The barely one thousand square meter garden next to the Dohány Street synagogue, enclosed by a row of arcades, is a symbolic place in the history of the Hungarian Jewry. The site became a public space at the turn of the nineteenth and twentieth centuries, when the house next to the synagogue was demolished during the re-planning of the city. Since the Pest Jewish Community laid claim to the plot, they gave up in exchange for it a plot five times as big in the centre of the city, on which the Lipótváros synagogue would have been built. The development of the plot only started after World War I, when the Heroes synagogue, intended as a memorial to Jewish soldiers, the cultural centre and the park were built. The whole site was surrounded by a row of arcades, so that the Jewish communal spaces would be open and visible. There was a plan to put up quotes from the bible, on brotherly love and honouring one’s neighbour, on the arcades, but in the end this was not carried out. An oriental pool was envisaged for the centre of the park, in which the sky would be reflected. At the end of World War II, the buildings and the garden became part of the Budapest ghetto, where tens of thousands of people were crowded together in inhuman conditions. When the ghetto was liberated, the bodies of thousands of Jews who had frozen or starved to death, or died as a result of the siege and the brutality of the Arrow Cross, were found in the streets. More than two thousand of these were buried in the garden. Unknown, unidentifiable corpses and many who are still mourned to this day. The park with the pool became a graveyard, a memorial to an era when all human feeling was lost.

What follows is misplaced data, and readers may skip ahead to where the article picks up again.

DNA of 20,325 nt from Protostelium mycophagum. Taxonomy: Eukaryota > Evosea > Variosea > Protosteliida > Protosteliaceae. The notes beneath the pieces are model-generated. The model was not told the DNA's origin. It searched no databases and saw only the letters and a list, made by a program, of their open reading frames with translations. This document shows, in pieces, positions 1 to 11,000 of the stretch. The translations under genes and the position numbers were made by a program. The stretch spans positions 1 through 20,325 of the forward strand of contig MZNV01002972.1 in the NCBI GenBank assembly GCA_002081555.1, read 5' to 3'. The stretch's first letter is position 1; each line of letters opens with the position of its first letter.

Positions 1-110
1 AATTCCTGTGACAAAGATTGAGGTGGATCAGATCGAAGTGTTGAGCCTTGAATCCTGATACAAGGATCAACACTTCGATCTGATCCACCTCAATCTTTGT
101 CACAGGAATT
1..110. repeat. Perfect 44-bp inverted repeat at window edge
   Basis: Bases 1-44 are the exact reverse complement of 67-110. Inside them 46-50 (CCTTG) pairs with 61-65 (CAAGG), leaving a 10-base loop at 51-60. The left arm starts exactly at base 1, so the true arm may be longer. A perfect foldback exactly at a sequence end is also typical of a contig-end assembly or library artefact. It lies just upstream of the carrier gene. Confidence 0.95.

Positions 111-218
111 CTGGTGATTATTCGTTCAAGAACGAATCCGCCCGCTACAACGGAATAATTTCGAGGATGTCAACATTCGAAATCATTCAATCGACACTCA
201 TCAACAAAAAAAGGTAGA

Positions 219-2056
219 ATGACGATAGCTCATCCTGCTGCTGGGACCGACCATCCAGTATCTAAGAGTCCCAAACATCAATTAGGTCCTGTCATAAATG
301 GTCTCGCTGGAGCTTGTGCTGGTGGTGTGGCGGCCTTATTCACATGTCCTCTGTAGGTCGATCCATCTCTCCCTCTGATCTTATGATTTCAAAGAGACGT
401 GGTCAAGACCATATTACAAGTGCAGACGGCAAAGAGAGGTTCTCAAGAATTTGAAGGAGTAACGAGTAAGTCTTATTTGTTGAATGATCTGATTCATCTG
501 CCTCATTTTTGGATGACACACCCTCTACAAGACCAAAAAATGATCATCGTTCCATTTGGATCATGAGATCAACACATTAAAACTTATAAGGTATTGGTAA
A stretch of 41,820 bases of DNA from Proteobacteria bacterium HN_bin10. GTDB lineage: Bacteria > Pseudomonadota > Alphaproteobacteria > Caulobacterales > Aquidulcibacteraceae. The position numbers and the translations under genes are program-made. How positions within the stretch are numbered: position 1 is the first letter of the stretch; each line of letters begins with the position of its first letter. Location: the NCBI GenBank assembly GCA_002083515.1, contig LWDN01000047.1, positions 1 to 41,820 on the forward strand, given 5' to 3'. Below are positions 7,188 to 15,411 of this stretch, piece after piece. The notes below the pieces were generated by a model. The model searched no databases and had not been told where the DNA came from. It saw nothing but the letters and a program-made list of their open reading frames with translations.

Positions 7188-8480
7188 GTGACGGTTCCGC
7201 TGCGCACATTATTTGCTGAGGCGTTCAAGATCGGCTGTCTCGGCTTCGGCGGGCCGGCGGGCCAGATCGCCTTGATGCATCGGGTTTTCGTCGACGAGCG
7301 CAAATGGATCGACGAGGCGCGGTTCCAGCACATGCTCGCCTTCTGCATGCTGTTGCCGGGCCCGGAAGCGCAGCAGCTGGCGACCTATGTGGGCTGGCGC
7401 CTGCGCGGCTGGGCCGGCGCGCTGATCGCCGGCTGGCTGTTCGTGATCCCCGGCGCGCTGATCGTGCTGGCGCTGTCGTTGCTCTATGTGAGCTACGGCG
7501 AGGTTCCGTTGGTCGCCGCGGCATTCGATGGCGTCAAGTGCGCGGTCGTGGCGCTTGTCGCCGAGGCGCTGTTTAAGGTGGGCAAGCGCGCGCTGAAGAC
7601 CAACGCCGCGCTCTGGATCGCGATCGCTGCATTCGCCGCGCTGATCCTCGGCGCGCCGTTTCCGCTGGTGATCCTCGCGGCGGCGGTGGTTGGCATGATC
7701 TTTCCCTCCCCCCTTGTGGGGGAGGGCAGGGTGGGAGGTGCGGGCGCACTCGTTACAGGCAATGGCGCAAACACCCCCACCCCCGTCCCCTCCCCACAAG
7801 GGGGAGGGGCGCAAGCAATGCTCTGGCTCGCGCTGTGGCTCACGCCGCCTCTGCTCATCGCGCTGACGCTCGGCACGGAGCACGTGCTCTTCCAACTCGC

Database of those who are buried here available here.
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